Before you do 2023 annual planning, it is a valuable exercise to close out the year and prepare for the new one by reviewing your goals, habits, and routines. Follow the steps below to review and reset for continued success.
Look back on the past year and answer reflection questions such as:
- What did I accomplish this year?
- What am I proud of?
- What am I thankful for?
- What should I celebrate?
- What will I continue to do that contributed to my success?
- What were my challenges this year?
- What could/would I have done differently?
- What is one thing I could do to improve next year?
Set aside focused time to write your answers to these questions. You may be surprised at what you learn about yourself, your systems and habits, and how to address challenges in the upcoming year.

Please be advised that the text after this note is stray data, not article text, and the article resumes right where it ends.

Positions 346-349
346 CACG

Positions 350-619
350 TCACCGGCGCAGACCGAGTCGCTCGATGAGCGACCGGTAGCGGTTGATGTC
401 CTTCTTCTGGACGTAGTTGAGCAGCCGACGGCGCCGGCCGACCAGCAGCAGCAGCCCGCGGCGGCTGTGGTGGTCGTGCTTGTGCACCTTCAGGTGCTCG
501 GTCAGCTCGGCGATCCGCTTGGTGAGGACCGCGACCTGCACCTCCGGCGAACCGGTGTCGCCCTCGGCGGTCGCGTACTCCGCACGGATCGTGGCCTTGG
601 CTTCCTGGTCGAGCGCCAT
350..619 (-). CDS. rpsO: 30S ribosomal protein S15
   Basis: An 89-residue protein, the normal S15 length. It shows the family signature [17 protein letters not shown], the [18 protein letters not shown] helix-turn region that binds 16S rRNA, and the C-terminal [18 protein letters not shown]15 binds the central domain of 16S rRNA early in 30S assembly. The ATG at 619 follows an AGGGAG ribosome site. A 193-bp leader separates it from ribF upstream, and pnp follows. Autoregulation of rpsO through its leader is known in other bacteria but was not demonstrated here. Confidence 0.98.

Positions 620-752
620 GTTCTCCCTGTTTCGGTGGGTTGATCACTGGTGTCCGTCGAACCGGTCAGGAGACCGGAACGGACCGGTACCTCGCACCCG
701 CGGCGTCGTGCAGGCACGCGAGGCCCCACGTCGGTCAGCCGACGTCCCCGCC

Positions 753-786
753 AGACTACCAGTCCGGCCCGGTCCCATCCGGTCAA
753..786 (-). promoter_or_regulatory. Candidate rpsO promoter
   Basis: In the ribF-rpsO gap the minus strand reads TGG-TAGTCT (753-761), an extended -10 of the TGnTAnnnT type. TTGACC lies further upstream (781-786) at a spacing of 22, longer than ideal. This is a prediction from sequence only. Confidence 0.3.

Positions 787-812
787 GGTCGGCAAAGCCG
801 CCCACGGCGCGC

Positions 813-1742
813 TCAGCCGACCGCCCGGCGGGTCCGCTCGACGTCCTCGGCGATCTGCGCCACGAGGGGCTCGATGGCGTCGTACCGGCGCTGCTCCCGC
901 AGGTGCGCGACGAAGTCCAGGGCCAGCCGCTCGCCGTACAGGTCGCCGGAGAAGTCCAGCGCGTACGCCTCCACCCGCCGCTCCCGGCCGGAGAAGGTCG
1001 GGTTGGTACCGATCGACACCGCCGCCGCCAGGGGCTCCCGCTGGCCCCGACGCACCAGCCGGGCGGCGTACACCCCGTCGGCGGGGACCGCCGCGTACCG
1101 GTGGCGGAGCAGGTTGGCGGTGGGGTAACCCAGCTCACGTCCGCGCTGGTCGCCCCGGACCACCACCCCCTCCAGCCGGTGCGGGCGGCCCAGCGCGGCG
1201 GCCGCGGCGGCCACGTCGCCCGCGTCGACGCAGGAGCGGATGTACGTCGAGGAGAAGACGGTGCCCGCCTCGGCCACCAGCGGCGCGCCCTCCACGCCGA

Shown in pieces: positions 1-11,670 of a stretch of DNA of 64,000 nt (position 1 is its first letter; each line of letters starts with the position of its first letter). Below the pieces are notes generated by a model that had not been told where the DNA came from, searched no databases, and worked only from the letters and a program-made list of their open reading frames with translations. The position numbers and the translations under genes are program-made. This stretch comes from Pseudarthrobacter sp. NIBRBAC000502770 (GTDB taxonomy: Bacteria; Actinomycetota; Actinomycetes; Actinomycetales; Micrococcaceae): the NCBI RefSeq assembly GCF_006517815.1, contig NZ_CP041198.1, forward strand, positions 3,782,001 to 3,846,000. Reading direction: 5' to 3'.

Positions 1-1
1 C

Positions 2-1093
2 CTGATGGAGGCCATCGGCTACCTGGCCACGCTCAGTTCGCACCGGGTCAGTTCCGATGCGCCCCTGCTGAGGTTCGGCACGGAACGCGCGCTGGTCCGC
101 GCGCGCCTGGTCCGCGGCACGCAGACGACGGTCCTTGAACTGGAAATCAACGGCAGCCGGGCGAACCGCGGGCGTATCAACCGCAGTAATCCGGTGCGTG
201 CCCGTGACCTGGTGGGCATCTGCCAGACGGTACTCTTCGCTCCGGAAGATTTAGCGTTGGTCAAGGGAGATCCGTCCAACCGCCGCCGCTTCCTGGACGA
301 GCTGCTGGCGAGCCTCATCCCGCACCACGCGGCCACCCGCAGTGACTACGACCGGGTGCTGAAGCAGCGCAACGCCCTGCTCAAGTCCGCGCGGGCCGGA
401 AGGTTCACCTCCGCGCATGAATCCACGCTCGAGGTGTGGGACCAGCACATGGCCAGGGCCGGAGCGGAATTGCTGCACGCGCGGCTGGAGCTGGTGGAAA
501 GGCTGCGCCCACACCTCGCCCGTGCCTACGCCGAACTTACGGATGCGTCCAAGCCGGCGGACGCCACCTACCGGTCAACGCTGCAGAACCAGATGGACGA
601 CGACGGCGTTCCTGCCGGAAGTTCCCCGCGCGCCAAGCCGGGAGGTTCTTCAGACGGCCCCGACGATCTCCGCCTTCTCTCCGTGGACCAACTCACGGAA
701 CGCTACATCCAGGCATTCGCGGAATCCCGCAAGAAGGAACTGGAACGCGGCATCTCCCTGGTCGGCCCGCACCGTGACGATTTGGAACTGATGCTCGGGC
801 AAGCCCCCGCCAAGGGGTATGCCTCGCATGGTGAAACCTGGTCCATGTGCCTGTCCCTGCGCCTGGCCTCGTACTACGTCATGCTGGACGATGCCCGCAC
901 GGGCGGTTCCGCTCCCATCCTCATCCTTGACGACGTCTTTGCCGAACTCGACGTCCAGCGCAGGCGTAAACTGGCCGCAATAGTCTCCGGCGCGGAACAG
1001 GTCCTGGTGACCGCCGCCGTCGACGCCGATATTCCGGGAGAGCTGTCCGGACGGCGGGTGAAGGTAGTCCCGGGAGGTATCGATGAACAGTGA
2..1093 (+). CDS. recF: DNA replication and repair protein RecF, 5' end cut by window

For example, during my Year in Review, I realized I am not diligent about scheduling time into my calendar at the beginning of each week for the “important but not urgent” tasks and projects. I, therefore, have not made the progress I wanted on many of these projects. I need to create a routine of setting aside time each week, just as I do with my exercise, before I build in other tasks and appointments. This will now be part of my planning process for 2023.
2. Review Your Annual Goals
The second step in your Year in Review is to review the status of your current year annual goals – both professional and personal. What goals are complete? What contributed to that success? Do you have goals that are not complete, or were not even started? If so, what challenges prevented their completion? Or perhaps there was a change in priority or focus during the year. Determine which of these goals should remain for the upcoming year and write any notes to carry into your 2023 annual goal setting.